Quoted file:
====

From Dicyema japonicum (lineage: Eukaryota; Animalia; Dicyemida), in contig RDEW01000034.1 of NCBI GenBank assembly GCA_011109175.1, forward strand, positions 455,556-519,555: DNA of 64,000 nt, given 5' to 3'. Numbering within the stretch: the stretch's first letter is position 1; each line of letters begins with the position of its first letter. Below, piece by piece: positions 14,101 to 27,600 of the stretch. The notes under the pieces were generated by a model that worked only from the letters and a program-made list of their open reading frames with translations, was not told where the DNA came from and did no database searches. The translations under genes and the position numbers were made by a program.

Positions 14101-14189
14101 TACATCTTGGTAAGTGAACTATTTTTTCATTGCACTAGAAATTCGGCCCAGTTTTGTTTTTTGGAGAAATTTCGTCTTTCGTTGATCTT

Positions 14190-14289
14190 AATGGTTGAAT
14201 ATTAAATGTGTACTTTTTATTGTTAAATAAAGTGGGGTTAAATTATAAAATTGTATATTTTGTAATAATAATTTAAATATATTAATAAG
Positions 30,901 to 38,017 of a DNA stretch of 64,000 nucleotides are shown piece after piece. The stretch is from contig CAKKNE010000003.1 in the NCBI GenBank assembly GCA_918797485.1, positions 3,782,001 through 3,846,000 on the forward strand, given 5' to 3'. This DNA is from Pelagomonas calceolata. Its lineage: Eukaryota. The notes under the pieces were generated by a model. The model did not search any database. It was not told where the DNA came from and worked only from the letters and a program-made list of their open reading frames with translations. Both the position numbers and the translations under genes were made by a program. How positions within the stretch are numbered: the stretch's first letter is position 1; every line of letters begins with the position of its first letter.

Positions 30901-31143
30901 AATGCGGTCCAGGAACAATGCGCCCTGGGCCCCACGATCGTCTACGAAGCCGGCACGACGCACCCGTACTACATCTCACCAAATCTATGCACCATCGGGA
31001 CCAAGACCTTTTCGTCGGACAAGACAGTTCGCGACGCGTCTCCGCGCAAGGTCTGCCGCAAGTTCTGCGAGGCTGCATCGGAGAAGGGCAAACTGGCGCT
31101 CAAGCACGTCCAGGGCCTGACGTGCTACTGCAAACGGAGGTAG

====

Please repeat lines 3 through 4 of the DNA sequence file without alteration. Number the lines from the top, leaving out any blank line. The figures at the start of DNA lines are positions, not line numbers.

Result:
14101 TACATCTTGGTAAGTGAACTATTTTTTCATTGCACTAGAAATTCGGCCCAGTTTTGTTTTTTGGAGAAATTTCGTCTTTCGTTGATCTT

Positions 14190-14289